‘Kiss the Ground’ is a groundbreaking film about regenerative agriculture

By Caden Sullivan

On November 18, the City of Santa Monica’s Office of Sustainability and the Environment and SustainableWorks presented a free documentary film screening and Q&A on Zoom. The film “Kiss the Ground” was released on Netflix this year and tells the story of regenerative agriculture. The collaborative event was hosted by SustainableWorks co-executive director Gina Garcia and moderated by Sarah Spitz, master gardener at UC Cooperative Extension LA County. The film’s directors, Rebecca and Josh Tickell, were joined by Anthony Myint, Zero Foodprint’s director of partnerships, to answer audience questions after the screening.

Over the course of 80 minutes, “Kiss the Ground” lays out obstacles, incentives and potential effects of regenerative agriculture on our planet. Narrated by Woody Harrelson, it tells the story of light at the end of the tunnel. As humans have over-tilled, over-plowed and ruined soil with malpractice and chemicals, this new direction for farming is as easy as increasing the levels of carbon below the soil. By adding compost, other organic matter or even live plants to our farming soils, we can create a scalable regulation for carbon levels in our soil and atmosphere. Put simply, our farms need to be living ecosystems—not deserted strips of broken soil.

“Look, if we can move the production agriculture model in the U.S. then we can move it in the world,” Josh says. “And if we can do that, we can heal the planet.”

The Tickells are leading activists in the regenerative movement, although they didn’t start out as filmmakers. Each of them has a unique backstory in environmental activism and Josh also wrote the book “Kiss the Ground.” As activists and authors, it was sometimes difficult for them to visually represent a complex problem on the screen, especially on a microscopic level. During the panel, they described one of their favorite filmmaking moments as the first time they saw their graphic artist’s representation of global cooling and drawdown.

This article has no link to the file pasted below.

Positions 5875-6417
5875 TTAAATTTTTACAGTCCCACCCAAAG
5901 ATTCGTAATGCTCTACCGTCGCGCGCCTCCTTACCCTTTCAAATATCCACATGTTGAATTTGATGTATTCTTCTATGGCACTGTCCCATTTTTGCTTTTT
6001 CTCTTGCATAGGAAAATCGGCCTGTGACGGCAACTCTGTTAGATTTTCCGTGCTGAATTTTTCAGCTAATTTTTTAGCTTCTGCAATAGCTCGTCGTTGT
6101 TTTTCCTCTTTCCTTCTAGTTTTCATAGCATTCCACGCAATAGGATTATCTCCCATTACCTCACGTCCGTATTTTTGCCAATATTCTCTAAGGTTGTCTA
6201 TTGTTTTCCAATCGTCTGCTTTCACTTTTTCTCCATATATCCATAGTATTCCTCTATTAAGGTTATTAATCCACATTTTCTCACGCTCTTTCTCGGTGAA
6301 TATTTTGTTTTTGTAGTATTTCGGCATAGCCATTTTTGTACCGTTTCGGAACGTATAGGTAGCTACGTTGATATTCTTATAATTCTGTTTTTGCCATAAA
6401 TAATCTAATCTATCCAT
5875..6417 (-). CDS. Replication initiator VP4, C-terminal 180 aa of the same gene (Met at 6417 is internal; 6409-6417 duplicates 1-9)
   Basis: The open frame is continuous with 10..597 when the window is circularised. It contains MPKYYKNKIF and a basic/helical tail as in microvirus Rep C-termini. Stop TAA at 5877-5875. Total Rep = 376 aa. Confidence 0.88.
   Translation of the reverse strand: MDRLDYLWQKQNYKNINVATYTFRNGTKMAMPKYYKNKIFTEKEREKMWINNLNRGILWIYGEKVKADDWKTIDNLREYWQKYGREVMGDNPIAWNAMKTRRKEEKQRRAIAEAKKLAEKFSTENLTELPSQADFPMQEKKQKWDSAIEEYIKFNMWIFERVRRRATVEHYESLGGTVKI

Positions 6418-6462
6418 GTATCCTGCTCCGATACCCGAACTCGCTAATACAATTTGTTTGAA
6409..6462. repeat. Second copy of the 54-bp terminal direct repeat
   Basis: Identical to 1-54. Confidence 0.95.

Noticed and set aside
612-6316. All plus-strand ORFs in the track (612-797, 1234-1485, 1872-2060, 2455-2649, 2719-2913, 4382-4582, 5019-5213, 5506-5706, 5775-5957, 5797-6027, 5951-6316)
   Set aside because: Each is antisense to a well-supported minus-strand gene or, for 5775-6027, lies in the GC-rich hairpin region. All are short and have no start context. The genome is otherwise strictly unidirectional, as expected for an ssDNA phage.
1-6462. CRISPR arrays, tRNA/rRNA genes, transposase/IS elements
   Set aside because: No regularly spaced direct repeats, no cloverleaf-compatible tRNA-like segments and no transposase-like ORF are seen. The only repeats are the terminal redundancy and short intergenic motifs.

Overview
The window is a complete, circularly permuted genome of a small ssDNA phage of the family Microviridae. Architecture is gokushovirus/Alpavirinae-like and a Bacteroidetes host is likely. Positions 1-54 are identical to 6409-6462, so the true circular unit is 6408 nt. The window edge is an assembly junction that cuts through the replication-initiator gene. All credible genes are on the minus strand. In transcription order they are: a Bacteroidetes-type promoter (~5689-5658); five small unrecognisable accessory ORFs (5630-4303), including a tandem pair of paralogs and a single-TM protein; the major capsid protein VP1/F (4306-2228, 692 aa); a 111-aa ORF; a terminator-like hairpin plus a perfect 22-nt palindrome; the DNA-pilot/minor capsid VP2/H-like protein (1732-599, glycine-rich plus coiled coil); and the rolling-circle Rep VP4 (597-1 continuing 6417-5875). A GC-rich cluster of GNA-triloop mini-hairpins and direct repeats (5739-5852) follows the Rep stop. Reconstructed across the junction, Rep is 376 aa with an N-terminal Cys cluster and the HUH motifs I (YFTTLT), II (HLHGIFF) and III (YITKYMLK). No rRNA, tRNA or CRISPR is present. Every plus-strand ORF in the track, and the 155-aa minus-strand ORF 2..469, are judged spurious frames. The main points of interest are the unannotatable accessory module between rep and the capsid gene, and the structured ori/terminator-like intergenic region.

“That, for me, was a defining moment where I went from despair to hope,” Rebecca shares. “A feeling like I could live life again.”

Regenerative agriculture is a win-win for everyone involved: better soil cultivates better crops. Gaining traction and support for the movement, however, can be difficult. Zero Foodprint is an organization dedicated to making it possible for any consumer to scale regenerative agriculture by partnering with restaurants, encouraging composting and a number of other actions to make the food supply chain carbon neutral.

“When we began in food, climate and conservation work, every solution was kind of like, ‘Do less harm, delay the inevitable, don’t do the thing you like to do,’” Myint says. “Then you learn about regenerative agriculture and it’s like, ‘Oh, we can eat our way out of the climate crisis.’ Why don’t we scale this as quickly as possible?”

Another focus of the event was the seven “Action Items” challenge from the panel to the audience. They include:

• Support regenerative farmers by shopping at your local farmers market.

• Start a home garden.

• Compost. Divert food waste in the landfill and supercharge your garden.

• Encourage your favorite restaurant to become a Zero Foodprint business.

• Support organizations that are working towards a sustainable food system.

• Take a class to learn more about soil health and regeneration.

• Get involved in the policymaking process to enact laws to support regenerative agriculture.

The panel presented these Action Items prior to showing the film and afterwards surveyed the audience on which ones they would pursue. Three people who answered the survey won raffle prizes, which included a copy of the book “Kiss the Ground,” a gift card to local restaurant Socalo, and a free class on soil health and regeneration. Close to 300 people attended and the survey revealed that 65% of those who answered were likely to support organizations working toward a sustainable food system, 62% were likely to compost and 59% were likely to shop at their local farmers market.

SustainableWorks did a lot of homework to set up this virtual screening and they hoped the film would send a message that Garcia made clear: “If we don’t do anything after absorbing this knowledge, then we really are missing the point. Knowledge isn’t power; it’s only potential power. It becomes power when we use it.”


• Support SustainableWorks at sustainableworks.org

• Support Kiss the Ground at kisstheground.com

• Support Zero Foodprint at zerofoodprint.org

• Support the City of Santa Monica’s office of Sustainability and the Environment at smgov.net/departments/ose